As I watched the adaptation of Ralph Ellison’s “Invisible Man” at the Studio Theatre this past Sunday, I thought about what shape invisibility
has taken in America in 2012. I wondered if it is still just as rooted in blackness today — in the Obama era — as it was when Ellison published his book 60 years ago. Who are the anonymous Americans moving through institutions and communities unrecognized by their peers and those in power? Do they still look like Ellison and me?
In his statements at a May fundraiser secretly caught on video, Republican presidential candidate Mitt Romney helped answer my questions. The candidate bemoaned the 47 percent of Americans “who are dependent upon government” and “believe that they are victims.” At that moment, he appeared not as a calculated candidate, but as a feet-propped-up-on-the-coffee-table man’s man speaking crudely about Obama supporters.
Speaking in welfare code words that are familiar to the Republican base — these 47 percent believe they are entitled, he said, to everything from “health care, to food, to housing, to you name it” — Romney let his wealthy donors know that he was committed to protecting their hard-earned dollars from government freeloaders. His words were void of compassion. It’s frightening to think that someone who once governed a state would reduce complex social issues to a mere matter of personal irresponsibility and shiftlessness.
But I’m not surprised that he made the statements, nor that they exploded through mass media, because what happens in the dark almost always comes to light. The onus is now on us to decide how we will interpret and respond to his statements.
By lumping millions of faceless, nameless Americans under one “entitlement” umbrella, Romney proved that race and class continue to render millions of hard-working people invisible in this country. And we would be fools to believe that his policies won’t be shaped by that sense of elitism.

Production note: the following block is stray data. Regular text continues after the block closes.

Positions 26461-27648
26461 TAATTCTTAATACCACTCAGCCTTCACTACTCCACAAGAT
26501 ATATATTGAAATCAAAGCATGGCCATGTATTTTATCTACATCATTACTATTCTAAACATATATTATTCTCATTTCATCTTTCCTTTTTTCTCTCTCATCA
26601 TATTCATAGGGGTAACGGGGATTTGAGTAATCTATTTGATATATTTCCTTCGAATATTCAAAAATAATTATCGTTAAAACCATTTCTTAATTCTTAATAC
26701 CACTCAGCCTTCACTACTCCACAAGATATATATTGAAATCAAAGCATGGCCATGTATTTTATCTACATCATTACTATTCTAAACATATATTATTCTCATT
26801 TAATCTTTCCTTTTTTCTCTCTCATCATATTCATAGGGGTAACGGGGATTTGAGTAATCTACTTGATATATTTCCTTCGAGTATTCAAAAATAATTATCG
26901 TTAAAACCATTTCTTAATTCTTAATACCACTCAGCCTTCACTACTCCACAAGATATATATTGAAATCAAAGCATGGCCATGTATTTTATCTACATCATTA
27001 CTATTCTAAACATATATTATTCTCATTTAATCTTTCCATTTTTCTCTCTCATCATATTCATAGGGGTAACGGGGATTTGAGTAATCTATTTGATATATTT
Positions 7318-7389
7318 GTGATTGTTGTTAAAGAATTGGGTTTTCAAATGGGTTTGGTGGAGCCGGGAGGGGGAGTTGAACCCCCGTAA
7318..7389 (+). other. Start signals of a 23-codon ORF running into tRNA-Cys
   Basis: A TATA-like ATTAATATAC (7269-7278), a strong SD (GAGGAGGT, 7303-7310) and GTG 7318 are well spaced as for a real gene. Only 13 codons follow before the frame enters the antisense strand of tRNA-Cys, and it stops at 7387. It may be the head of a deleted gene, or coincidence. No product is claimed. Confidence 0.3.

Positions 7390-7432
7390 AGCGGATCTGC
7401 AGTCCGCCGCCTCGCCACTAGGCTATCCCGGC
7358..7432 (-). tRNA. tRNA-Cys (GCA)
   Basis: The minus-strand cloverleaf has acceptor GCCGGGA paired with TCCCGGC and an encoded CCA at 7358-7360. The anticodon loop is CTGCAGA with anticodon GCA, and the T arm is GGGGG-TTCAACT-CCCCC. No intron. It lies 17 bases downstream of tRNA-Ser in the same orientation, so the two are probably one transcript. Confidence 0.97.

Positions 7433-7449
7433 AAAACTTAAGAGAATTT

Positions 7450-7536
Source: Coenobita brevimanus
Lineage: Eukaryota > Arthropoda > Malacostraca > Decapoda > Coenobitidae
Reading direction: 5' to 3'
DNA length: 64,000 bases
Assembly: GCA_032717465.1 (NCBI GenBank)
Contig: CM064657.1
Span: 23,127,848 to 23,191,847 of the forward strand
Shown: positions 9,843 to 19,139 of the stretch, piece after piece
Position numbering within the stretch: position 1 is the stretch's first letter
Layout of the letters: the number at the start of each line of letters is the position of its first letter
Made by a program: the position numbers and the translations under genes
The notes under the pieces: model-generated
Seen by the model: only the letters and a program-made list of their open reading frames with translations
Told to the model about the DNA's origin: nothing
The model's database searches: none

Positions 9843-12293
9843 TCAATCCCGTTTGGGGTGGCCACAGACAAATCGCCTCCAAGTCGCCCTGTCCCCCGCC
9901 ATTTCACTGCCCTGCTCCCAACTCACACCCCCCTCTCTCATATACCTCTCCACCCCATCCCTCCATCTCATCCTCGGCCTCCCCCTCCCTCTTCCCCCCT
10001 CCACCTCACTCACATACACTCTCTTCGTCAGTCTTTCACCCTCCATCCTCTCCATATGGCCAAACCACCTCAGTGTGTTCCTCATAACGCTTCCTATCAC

Ellison’s character paints a vivid picture of what life is like for the “47 percent” that Romney condemns: a war. It is a never-ending fight to be seen and to overcome hate that’s “charged with fear.”
Romney’s reduction of people to a mere percentage mirrors Ellison’s greatest fear — to be diminished to a “phantom in other people’s minds.” The novel’s main character speaks for many of us: “When they approach me they see only my surroundings, themselves, or figments of their imagination — indeed, everything and anything except me.”
It doesn’t matter now how many visits Romney makes to small towns — or to the NAACP’s national convention, for that matter. He can’t atone for painting millions of Americans with such a wide brush stroke. Equipped now with this new truth about how he perceives us, we know, as the Invisible Man says about those who hated him, that his most “innocent words were acts of violence.”
Romney’s speech suggests he believes he will somehow save us from our own recklessness and, in so doing, save our nation from a cruel fate. If we were as loyal to Romney as the Invisible Man was to white philanthropic trustee Mr. Norton, we would obsequiously seek to please him, to conform to his ideals in hopes that we might, finally, be seen.
The problem is that, like the Invisible Man, many of us will “awake in blackness” tomorrow. Others of us in the 47 percent will awake as women, immigrants, white working class folks and nothing-but-the-education-on-our-back American Dream inheritors.
But while social invisibility is meant to render us powerless, democracy affords us a voice nonetheless. Like the Invisible Man with Mr. Norton, I want to free Romney from his burden. I plan to do that by exercising my right to vote, against him and in favor of a president who seemingly recognizes me as a person and not a percentage.
Like Ellison’s conclusion in “Invisible Man,” despite our ongoing struggles to be seen, we need to understand that we are already “whole.” Not 3/5 human or 47 percent of a whole, but whole unto ourselves. And one thing that whole people have a responsibility to do is to not perpetuate their own invisibility.
Make your presence known: Vote.
Rahiel Tesfamariam is a columnist and blogger for The Washington Post and The RootDC. She is the founder/editorial director of Urban Cusp, an online lifestyle magazine highlighting progressive urban culture, faith, social change and global awareness. Follow her on Twitter @RahielT.